6Results for "October 27, 1868"
James McCosh and Princeton’s First Integrated Classrooms
James McCosh, Princeton’s eleventh president (1868-88), admitted African American graduate students into his classes and strongly criticized slavery and the Confederacy—convictions that angered white southern students attending the college after the Civil War.
Princeton and Abolition
Princeton’s faculty and students actively opposed abolition, creating a climate of fear and intimidation around the subject during the 19th century. Although some Princeton affiliates were critical of slavery, the institution demonstrated a catastrophic failure of leadership on the greatest moral question of the age.
The Class of 1859 Prize and the Politics of “Friendship”
Ten years after their graduation, alumni from the class of 1859 established a prize meant to demonstrate their class unity after the divisive Civil War years. Their efforts to reconcile North and South reflected a national trend to obscure serious ideological differences and the role of slavery in the Civil War.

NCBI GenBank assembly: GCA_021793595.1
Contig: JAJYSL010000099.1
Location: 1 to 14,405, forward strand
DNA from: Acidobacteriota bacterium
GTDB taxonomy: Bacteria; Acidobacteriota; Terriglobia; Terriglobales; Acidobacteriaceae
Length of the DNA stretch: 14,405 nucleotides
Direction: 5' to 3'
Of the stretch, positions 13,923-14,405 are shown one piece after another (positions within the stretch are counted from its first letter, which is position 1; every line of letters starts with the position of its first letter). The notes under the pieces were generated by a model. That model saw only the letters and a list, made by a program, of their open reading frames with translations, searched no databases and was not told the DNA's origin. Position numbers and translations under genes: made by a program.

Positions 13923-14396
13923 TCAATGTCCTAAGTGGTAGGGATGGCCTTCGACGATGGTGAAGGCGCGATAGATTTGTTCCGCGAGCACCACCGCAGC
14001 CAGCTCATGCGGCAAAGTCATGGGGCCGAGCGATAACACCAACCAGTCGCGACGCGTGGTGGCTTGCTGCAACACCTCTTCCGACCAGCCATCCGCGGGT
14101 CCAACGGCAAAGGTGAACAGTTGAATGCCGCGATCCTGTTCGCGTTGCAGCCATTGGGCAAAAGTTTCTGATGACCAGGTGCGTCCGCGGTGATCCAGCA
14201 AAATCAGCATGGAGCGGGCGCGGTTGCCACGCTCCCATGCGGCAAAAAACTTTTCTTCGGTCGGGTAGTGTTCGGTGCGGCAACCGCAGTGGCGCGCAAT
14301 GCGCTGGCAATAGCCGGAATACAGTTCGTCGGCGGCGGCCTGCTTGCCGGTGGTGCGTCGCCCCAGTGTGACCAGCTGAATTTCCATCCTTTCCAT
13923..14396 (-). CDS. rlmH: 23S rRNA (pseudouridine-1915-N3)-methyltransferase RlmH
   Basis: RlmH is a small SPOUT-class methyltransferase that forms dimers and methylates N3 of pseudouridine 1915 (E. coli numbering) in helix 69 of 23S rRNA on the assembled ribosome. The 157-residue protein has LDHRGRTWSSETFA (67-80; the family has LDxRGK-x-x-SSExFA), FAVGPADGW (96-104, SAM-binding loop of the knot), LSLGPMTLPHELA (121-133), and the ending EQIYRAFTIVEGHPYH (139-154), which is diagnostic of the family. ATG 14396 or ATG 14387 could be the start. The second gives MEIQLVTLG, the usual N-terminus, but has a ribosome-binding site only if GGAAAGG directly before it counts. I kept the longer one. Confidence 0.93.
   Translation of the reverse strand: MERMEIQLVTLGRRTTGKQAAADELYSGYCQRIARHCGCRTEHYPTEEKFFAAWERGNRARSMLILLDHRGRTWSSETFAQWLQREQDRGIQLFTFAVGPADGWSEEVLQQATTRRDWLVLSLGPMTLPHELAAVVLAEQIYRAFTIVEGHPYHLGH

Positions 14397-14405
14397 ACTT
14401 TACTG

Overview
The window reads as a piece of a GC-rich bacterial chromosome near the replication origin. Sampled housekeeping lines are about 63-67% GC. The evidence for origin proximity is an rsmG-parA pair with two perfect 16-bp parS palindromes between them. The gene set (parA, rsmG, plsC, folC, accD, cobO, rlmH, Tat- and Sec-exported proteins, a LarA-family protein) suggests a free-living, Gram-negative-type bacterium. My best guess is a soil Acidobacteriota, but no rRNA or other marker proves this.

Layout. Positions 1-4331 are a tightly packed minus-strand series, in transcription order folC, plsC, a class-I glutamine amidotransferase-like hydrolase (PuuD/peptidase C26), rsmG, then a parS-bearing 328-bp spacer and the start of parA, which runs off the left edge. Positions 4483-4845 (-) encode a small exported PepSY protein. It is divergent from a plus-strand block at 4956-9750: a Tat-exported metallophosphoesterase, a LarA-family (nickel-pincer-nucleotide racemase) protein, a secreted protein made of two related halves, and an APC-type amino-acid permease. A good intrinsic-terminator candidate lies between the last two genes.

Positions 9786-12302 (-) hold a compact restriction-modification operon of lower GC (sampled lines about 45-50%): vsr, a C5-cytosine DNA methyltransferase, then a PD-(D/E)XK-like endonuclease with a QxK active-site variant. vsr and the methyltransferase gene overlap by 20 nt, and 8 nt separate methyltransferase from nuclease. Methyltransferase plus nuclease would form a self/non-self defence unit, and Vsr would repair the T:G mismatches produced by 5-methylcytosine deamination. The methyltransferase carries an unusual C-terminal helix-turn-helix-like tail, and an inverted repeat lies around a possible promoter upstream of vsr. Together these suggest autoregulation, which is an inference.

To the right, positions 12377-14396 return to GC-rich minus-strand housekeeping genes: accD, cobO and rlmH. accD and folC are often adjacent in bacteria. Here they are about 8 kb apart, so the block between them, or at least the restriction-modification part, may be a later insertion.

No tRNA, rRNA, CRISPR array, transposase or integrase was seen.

Erased Pasts and Altered Legacies: Princeton’s First African American Students
In the late-19th and early-20th centuries, several African American men attended Princeton as graduate students. Princeton president Woodrow Wilson’s administration may have attempted to erase their presence from institutional memory, creating an inaccurate historical justification for excluding black students from the university.
Slavery at the President's House
At least five Princeton presidents who served between 1756 and 1822 owned enslaved people who lived, worked—and on one occasion were auctioned off—at the President’s House on campus. During this period, the President’s House was the center of slavery at Princeton.
Inauguration of James McCosh
Photograph of James McCosh's inauguration as Princeton's tenth president in 1868.